Today, it is a commonplace to acknowledge that what gave the Nuremberg trials in 1945-46 their legitimacy and power was precisely the fact that due process was so scrupulously observed. The defendants were informed of the charges against them by means of written indictments; they were represented by counsel, and (some of the defendants) presented elaborate defenses. The defendants were convicted before being sentenced (and not all defendants were sentenced to death; Albert Speer notoriously published his memoirs — and raked in piles of royalties — after being released from Spandau prison having served his full 20-year sentence). While we are on the point, we may pause to observe that Nuremberg defendants were very, very bad people — the likes of Martin Bormann, Hermann Göring, Ernst Kaltenbrunner, and Alfred Rosenberg, architects, all, of the Final Solution. Very bad men, indeed, but nevertheless still entitled to due process. Not one was hanged before trial (or simply shot on the spot when flushed out of hiding).
This month also marks the fiftieth anniversary of the Nazi war criminal Adolf Eichmann’s trial in Jerusalem. The Israeli government, when it learned of Eichmann’s whereabouts, did not simply dispatch a hit squad to shoot the unarmed Eichmann dead on a Buenos Aires street. Instead, the Israelis brought Eichmann back for a public trial, a trial that was televised worldwide. (Robert Servatius, who had defended some of the lesser-known Nuremberg defendants, represented Eichmann.) For the record, Eichmann, who was personally responsible for the murder of at least a million people, makes Osama bin Laden look like a small-time operator by comparison. Presumably, at least part of the reason that the Israeli government went to the trouble and expense of mounting a public trial of Eichmann — and paying for Eichmann’s prominent defense lawyer — was because the government recognized the worldwide opprobrium that would result from resort to an extra-judicial killing. (The Israeli government surely had multiple motives; as Deborah Lipstadt makes clear in her book published last month about the Eichmann trial, the Israeli government also saw propaganda benefits from a publicly televised trial.)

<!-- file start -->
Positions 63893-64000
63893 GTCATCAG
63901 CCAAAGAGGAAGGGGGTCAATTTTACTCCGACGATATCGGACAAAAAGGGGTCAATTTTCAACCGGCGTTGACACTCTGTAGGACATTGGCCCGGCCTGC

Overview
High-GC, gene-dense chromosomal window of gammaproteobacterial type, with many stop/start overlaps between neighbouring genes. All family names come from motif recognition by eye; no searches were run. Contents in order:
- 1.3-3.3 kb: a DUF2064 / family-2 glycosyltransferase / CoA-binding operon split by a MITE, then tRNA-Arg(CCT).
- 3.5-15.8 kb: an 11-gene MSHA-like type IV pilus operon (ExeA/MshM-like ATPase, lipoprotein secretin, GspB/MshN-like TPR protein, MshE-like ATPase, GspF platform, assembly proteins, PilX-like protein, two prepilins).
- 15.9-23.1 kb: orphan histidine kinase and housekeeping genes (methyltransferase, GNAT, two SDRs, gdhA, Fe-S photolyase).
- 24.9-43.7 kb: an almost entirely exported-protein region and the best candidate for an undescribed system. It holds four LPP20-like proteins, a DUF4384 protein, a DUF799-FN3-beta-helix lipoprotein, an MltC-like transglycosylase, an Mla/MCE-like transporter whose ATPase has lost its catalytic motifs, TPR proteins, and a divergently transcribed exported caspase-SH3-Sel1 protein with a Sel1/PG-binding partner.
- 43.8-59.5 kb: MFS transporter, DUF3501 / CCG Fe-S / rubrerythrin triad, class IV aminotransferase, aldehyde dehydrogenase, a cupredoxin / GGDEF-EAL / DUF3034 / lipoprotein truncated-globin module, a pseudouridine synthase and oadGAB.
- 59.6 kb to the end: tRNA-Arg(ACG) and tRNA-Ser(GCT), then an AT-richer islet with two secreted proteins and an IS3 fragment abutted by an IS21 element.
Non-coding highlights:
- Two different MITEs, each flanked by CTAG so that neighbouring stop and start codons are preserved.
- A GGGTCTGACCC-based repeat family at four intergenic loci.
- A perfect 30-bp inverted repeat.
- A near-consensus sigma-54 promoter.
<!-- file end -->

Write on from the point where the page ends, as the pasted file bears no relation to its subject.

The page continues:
Then, as now, a simple fact remains: extra-judicial killings are done by outlaw states and rogue governments. Extra-judicial killings are banned by international law and are morally reprehensible.
So, what can you say about a state that resorts to extra-judicial killings? And what do you say about a country whose people by the thousands spontaneously dance in the streets when they learn that their own government has resorted to such barbarity? What can you say about a country in which the President’s popularity shoots up in the wake of committing such a universally condemned crime?
Jerry Elmer is an attorney in Providence, Rhode Island. He was a Vietnam-era draft resister, and was the only convicted felon in his graduating class at Harvard Law School. He is the author of Felon For Peace (Vanderbilt University Press, 2005), which was published in Vietnam as “Toi Pham Vi Hoa Bing” (The Gioi, 2005); this was the first book by a U.S. peace activist ever published in Vietnam.